Sediment Flux from Stratigraphy: Insights from <1 Ma to >300 Ma Sedimentary Archives

Monday, 15 December 2014: 12:05 PM
Brian Romans1, Cody Curtis Mason2 and Kenneth A Eriksson2, (1)Virginia Polytechnic Institute and State University, Department of Geosciences, Blacksburg, VA, United States, (2)Virginia Polytechnic Institute and State University, Blacksburg, VA, United States
Tectonic or climate signals that originate in net-erosional catchments are transmitted down-system as sediment. The accumulation of that sediment in net-depositional regions and preservation as stratigraphy can be accessed and used to reconstruct signal generation and propagation. Studies of modern to <20 ka sedimentary systems suggest that signal propagation (or lack thereof) is, in part, controlled by the size, relief, and other morphologic characteristics of sediment-production segments. Thus, it’s critical to measure, estimate, or infer aspects of the feeder catchment when reconstructing system behavior from sedimentary deposits.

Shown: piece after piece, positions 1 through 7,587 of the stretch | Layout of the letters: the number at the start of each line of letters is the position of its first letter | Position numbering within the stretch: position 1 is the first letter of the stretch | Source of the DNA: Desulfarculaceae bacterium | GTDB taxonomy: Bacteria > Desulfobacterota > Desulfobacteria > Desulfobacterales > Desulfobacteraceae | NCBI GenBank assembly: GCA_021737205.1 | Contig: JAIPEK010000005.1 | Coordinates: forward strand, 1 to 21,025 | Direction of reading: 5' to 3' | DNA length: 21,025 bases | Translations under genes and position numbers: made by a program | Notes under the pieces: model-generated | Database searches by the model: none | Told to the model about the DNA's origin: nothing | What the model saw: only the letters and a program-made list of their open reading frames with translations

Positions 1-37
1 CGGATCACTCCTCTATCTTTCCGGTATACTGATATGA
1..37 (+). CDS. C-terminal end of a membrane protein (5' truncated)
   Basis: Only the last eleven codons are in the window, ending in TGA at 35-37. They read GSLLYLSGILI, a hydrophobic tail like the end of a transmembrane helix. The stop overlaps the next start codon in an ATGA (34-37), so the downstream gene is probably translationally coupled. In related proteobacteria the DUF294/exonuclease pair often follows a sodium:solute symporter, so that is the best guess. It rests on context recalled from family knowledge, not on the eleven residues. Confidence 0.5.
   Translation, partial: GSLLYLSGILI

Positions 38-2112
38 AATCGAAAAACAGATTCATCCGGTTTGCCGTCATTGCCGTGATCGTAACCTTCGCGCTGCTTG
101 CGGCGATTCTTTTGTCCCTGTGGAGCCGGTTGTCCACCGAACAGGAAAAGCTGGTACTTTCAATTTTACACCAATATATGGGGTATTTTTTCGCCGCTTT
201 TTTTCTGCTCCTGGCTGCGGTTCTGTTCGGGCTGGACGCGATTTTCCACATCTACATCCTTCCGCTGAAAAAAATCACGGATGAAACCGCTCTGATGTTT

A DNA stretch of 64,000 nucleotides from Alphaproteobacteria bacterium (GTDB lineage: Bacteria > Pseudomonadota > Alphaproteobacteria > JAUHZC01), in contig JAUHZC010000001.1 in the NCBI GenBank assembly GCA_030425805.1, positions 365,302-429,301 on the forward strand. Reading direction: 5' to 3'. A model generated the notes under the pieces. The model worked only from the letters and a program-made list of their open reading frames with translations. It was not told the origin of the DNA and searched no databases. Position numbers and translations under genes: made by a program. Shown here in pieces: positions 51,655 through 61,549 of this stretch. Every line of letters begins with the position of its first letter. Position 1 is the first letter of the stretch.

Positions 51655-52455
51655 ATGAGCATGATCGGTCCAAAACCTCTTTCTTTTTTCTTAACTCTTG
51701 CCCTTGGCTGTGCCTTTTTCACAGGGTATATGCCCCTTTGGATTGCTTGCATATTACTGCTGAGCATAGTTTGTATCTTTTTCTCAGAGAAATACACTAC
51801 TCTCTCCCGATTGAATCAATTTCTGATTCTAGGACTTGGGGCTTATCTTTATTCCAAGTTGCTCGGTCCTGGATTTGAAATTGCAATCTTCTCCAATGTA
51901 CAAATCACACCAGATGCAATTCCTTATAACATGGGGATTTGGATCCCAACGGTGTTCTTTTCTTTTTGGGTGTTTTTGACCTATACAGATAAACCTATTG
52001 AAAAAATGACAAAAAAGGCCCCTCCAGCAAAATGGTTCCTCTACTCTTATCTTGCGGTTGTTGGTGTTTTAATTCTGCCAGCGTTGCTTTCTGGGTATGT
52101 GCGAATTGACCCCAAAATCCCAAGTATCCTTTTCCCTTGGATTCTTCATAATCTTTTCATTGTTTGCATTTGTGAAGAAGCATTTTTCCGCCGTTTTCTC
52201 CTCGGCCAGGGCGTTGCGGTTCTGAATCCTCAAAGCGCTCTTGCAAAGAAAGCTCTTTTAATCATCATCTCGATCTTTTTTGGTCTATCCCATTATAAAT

Here, we present results from two studies aimed at determining paleo-sediment flux from stratigraphic archives. The first study uses outcropping middle Pleistocene (~0.6 Ma) alluvial-fan deposits in the Panamint Mountains, California, to investigate the relationship of sediment supply to stratigraphic architecture in a small catchment-fan system. The youth of this system allows us to estimate fan volumes from facies architecture and depositional system dimensions based on catchment-area to fan-area relationships of nearby modern systems. These data, combined with preliminary cosmogenic radionuclide-derived paleo-denudation rates, provide an opportunity to examine the nature of erosional signal propagation.

The second study examines much older, Upper Mississippian (~325 Ma), fluvial and deltaic strata. Absolute chronologic tools to calculate centennial-millennial rates in deep-time sedimentary archives do not yet exist. Here, we use the extraordinary tidal rhythmite deposits of the Pride Shale in the Appalachian Basin as a high-resolution chronometer to constrain the duration of basin filling. We then use the scale of fluvial channel bodies in the underlying and overlying units combined with climate-specific empirical relationships derived from modern systems to estimate the size of the paleo-catchment. The resultant estimates of sediment yield allow calculation of denudation rates for a system in which the catchment has long-since eroded.